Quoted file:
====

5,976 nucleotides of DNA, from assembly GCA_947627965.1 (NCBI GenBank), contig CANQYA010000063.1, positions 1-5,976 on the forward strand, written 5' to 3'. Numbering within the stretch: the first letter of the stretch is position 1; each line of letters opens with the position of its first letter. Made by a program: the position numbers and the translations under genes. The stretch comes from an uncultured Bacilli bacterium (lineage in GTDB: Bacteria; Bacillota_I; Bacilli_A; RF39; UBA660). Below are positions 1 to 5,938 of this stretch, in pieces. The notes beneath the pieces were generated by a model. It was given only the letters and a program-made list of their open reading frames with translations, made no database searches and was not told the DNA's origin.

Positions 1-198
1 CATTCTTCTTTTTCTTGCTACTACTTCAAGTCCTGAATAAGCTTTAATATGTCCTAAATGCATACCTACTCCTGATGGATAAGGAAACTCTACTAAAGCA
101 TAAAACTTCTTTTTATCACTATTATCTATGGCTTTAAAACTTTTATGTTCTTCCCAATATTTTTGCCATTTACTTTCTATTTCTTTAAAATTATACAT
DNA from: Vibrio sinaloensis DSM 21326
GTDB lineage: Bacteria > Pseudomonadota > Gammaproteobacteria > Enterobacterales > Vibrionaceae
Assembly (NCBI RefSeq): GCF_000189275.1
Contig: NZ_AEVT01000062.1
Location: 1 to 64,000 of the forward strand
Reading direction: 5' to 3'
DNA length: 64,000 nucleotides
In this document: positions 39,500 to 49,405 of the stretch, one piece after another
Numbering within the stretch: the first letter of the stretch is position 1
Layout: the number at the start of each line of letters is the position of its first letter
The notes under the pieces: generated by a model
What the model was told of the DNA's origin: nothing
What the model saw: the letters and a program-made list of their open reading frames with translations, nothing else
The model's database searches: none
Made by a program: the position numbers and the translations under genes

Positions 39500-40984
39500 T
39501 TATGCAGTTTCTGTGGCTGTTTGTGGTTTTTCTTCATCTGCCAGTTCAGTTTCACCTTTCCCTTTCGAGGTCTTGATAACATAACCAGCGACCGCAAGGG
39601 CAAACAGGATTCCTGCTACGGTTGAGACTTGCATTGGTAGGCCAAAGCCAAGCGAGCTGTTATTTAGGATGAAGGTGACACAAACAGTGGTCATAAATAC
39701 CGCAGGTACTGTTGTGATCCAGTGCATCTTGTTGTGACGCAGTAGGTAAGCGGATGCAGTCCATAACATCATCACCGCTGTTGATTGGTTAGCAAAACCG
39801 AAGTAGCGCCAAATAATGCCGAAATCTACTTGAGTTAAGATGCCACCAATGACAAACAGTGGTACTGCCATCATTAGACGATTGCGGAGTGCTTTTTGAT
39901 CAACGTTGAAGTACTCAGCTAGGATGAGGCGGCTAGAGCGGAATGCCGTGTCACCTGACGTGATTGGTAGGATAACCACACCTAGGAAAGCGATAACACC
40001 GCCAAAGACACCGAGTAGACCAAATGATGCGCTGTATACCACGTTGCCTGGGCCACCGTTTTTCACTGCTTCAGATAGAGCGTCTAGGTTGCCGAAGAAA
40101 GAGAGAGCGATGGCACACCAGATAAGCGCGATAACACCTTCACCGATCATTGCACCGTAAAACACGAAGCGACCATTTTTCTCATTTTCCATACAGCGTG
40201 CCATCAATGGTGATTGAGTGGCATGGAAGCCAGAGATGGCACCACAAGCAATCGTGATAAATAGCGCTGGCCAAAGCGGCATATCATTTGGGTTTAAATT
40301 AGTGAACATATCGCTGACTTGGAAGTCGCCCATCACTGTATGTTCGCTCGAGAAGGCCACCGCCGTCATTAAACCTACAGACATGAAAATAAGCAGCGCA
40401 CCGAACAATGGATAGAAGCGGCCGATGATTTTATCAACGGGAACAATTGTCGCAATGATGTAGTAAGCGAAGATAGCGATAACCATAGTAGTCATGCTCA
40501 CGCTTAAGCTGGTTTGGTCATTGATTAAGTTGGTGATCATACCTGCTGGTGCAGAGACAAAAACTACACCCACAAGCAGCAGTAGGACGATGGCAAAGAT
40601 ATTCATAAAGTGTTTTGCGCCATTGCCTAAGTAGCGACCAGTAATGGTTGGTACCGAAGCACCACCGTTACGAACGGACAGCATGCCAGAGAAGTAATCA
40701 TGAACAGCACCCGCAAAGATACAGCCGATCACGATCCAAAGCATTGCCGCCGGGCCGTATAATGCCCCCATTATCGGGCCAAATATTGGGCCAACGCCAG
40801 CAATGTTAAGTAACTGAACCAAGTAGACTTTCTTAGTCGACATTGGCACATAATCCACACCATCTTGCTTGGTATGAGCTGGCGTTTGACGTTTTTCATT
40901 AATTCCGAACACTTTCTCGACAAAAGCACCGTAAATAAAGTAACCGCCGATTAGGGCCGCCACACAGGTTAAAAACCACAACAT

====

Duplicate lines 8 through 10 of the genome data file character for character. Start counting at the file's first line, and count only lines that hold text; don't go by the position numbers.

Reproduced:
Contig: NZ_AEVT01000062.1
Location: 1 to 64,000 of the forward strand
Reading direction: 5' to 3'